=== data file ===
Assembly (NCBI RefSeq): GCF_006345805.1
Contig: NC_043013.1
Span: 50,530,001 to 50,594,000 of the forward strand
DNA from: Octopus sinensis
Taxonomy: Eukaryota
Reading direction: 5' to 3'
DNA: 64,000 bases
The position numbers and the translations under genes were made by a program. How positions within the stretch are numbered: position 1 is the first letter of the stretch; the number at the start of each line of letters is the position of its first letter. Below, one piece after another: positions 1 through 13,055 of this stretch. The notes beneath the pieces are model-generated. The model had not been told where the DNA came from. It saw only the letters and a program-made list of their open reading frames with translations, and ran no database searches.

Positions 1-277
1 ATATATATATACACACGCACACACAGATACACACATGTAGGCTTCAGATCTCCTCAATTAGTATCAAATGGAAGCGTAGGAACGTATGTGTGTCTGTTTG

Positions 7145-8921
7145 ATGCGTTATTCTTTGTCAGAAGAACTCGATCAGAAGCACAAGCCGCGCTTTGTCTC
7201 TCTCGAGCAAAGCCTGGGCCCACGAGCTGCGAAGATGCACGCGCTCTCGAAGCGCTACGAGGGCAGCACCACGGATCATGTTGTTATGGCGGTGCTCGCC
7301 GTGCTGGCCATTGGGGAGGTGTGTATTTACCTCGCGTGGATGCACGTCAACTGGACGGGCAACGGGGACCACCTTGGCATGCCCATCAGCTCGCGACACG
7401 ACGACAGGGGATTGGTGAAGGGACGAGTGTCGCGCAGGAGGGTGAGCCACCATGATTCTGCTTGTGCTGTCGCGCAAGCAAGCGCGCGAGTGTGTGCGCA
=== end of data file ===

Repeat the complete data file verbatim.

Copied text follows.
Assembly (NCBI RefSeq): GCF_006345805.1
Contig: NC_043013.1
Span: 50,530,001 to 50,594,000 of the forward strand
DNA from: Octopus sinensis
Taxonomy: Eukaryota
Reading direction: 5' to 3'
DNA: 64,000 bases
The position numbers and the translations under genes were made by a program. How positions within the stretch are numbered: position 1 is the first letter of the stretch; the number at the start of each line of letters is the position of its first letter. Below, one piece after another: positions 1 through 13,055 of this stretch. The notes beneath the pieces are model-generated. The model had not been told where the DNA came from. It saw only the letters and a program-made list of their open reading frames with translations, and ran no database searches.

Positions 1-277
1 ATATATATATACACACGCACACACAGATACACACATGTAGGCTTCAGATCTCCTCAATTAGTATCAAATGGAAGCGTAGGAACGTATGTGTGTCTGTTTG

Positions 7145-8921
7145 ATGCGTTATTCTTTGTCAGAAGAACTCGATCAGAAGCACAAGCCGCGCTTTGTCTC
7201 TCTCGAGCAAAGCCTGGGCCCACGAGCTGCGAAGATGCACGCGCTCTCGAAGCGCTACGAGGGCAGCACCACGGATCATGTTGTTATGGCGGTGCTCGCC
7301 GTGCTGGCCATTGGGGAGGTGTGTATTTACCTCGCGTGGATGCACGTCAACTGGACGGGCAACGGGGACCACCTTGGCATGCCCATCAGCTCGCGACACG
7401 ACGACAGGGGATTGGTGAAGGGACGAGTGTCGCGCAGGAGGGTGAGCCACCATGATTCTGCTTGTGCTGTCGCGCAAGCAAGCGCGCGAGTGTGTGCGCA